MCC950 treatment paradigm

MCC950 (a selective NLRP3 inhibitor; CP-456,773, CRID3, Invivogen) was dissolved in sterile saline (5 mg/ml). The drug was injected intraperitoneally into each mouse 1 h and 24 h after each CCI or sham impact at a dosage of 10 mg/kg as previously reported elsewhere [26,27,28,29]. A total of 6 MCC950 injections were performed for each animal over the course of each study. Animals were divided into two groups (mixed males and females): vehicle control and MCC950 (n = 10–15 animals/group).

In vivo inflammasome activity detection using bioluminescence imaging with an In Vivo Imaging Systems (IVIS) SpectrumCT device

Dynamic bioluminescence images (BLIs) were acquired using an IVIS SpectrumCT (Perkin-Elmer Inc. USA) imaging system that accommodates up to 5 mice per session. Prior to imaging, the skin over the animals’ abdomen regions was shaved to minimize light scatter. Anesthetic induction was achieved with 2–4% isoflurane, and animals were administered d-Luciferin (Promega, Madison, WI, USA) at 150 mg/kg via an intraperitoneal injection. Mice were immediately transferred to the heated stage (40 ± 1 °C) of the IVIS Imager, placed on their abdomen, and sequentially imaged at 2 min intervals for 40 min. At the completion of the sequence, anatomical reference photos were acquired, permitting the generation of a set of overlaid images. Animals were imaged at baseline, 24 h post-injury, 3 days, 1 week, and 1 month after the last injury (Fig. 1A). Mice were randomly divided into two groups (mixed males and females) sham controls and injury (n = 20–25 animals/group). An identical imaging paradigm was used for the mTBI/saline-treated and mTBI/MCC950-treated groups.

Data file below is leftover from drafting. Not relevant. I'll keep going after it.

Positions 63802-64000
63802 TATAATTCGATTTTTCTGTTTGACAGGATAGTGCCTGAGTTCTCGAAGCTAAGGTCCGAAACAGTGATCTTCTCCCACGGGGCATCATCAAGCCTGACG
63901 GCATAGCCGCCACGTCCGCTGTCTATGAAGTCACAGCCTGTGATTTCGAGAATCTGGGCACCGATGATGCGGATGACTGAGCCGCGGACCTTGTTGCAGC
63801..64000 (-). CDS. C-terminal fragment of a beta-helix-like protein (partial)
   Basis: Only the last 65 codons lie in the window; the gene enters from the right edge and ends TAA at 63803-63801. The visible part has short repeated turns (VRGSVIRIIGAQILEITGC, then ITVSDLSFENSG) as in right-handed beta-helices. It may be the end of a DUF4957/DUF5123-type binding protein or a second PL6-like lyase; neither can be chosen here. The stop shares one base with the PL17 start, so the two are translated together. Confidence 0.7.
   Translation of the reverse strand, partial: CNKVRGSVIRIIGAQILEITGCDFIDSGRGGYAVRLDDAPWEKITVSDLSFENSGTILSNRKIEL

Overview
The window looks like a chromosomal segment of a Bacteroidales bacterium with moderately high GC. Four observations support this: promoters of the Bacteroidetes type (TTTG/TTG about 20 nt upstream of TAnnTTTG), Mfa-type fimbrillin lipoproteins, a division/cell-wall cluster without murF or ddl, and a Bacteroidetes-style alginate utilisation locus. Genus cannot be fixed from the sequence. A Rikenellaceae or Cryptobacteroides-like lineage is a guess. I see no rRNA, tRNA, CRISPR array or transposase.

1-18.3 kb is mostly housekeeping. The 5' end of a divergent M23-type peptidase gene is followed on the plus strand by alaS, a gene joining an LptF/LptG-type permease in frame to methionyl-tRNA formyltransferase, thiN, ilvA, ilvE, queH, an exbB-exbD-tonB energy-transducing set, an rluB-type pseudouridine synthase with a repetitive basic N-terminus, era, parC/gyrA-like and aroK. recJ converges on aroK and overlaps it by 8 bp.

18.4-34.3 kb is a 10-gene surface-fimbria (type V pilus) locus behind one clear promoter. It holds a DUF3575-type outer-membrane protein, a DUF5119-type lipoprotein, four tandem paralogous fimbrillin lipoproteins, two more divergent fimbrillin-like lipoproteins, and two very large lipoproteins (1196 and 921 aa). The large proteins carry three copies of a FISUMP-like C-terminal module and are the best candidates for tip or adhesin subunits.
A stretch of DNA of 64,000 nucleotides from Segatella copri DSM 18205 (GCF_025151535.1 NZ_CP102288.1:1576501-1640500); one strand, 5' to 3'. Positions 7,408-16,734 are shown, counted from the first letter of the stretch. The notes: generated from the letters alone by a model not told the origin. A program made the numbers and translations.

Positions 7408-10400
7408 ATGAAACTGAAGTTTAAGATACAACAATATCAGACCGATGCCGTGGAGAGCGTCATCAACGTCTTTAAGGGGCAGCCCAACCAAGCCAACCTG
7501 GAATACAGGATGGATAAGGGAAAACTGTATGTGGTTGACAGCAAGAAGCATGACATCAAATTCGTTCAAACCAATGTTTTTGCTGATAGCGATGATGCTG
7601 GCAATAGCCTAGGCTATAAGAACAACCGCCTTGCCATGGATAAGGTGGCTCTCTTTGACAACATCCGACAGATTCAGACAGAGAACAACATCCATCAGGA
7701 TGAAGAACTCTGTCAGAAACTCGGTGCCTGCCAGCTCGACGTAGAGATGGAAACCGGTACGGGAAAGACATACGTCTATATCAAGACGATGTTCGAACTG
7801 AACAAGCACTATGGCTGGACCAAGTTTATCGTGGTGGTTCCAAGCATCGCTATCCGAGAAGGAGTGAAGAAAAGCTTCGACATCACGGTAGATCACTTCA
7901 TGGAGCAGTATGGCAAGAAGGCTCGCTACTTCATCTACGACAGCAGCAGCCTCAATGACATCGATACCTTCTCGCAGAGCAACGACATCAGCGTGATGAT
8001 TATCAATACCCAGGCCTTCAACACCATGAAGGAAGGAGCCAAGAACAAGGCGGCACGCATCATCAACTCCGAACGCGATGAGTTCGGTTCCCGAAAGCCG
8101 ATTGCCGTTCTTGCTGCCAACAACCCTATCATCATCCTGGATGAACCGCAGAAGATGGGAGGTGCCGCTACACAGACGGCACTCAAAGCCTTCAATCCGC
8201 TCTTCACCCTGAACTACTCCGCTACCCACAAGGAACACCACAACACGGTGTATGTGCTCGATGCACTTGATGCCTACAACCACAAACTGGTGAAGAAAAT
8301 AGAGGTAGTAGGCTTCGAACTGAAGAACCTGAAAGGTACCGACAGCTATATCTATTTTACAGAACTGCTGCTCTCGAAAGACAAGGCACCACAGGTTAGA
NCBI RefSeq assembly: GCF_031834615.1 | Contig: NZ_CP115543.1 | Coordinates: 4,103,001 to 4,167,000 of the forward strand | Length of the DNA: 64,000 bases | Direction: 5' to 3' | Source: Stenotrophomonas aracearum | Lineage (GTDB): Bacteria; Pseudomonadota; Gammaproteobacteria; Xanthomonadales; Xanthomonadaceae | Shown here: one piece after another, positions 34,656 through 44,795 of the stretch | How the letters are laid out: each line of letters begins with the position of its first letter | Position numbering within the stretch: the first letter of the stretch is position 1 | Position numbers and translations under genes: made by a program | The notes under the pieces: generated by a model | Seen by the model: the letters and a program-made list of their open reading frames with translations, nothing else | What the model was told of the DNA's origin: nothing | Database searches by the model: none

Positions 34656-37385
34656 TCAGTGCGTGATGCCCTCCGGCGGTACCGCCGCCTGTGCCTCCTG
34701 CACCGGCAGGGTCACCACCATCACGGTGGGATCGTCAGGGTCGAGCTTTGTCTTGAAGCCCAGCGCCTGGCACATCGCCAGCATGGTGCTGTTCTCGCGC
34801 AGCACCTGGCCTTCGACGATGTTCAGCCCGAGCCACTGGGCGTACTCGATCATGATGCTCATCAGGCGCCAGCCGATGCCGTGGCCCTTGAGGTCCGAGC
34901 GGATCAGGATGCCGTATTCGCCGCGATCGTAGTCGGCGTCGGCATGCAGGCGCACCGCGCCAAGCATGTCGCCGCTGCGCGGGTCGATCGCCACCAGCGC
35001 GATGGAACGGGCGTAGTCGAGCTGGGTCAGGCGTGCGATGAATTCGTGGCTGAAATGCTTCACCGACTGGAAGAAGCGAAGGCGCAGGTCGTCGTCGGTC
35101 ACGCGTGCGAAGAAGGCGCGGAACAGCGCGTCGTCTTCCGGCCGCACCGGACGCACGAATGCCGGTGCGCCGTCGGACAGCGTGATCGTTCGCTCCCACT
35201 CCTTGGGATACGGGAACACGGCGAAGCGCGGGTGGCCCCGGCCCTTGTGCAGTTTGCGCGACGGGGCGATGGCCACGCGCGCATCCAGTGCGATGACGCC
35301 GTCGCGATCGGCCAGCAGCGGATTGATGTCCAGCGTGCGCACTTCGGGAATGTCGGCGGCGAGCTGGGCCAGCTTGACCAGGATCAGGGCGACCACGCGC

Isolation and IVIS imaging of primary dorsal root ganglion (DRG) cell cultures in vitro

DRGs of caspase-1 activation reporter mice were harvested from the entire spinal column 24 h after the third injury (or 24 h after last sham surgery). DRG were then cultured as previously described by Pittman and colleagues [30]. In short, mice were euthanized by CO2 asphyxiation. The isolated DRGs were incubated in F-12 media containing 0.01% collagenase for 2 h in a 3% CO2 at 37 °C, and mechanically dissociated. Suspensions of dissociated DRG cells were added to multi-well plates previously coated with poly-D-lysine and laminin (~ 30,000 cells/well in 12-well plates).

Cells were grown in F-12 medium supplemented with 10% heat-inactivated horse serum, 2 mM/L glutamine, 50 μg/mL penicillin and streptomycin, 50 μM/L 5-fluoro-2-deoxyuridine, 150 μM/L uridine, and 250 ng/mL NGF and were maintained at 37 °C in a water-jacketed 3% CO2 incubator. Cell culture medium was replaced every 2 days. Imaging was done 3 days after initiating the cultures. On imaging day, culture medium was replaced in each well with 2 mL of fresh complete culture medium, and 100 µL of d-luciferin (20 mg/mL) was added to each well one minute prior to the start of the imaging series. Images were taken in three series as described for ex vivo brain slice IVIS experiments. For MCC950 treatment, 100 μL of MCC950 (10 mg/mL) were added to the same chamber to a final concentration of 0.5 μg/mL 5 min prior to the third imaging series. All IVIS imaging experiments with cultured DRG neurons were done in a controlled 37 °C and 3% CO2 imaging chamber.

Brain slice preparations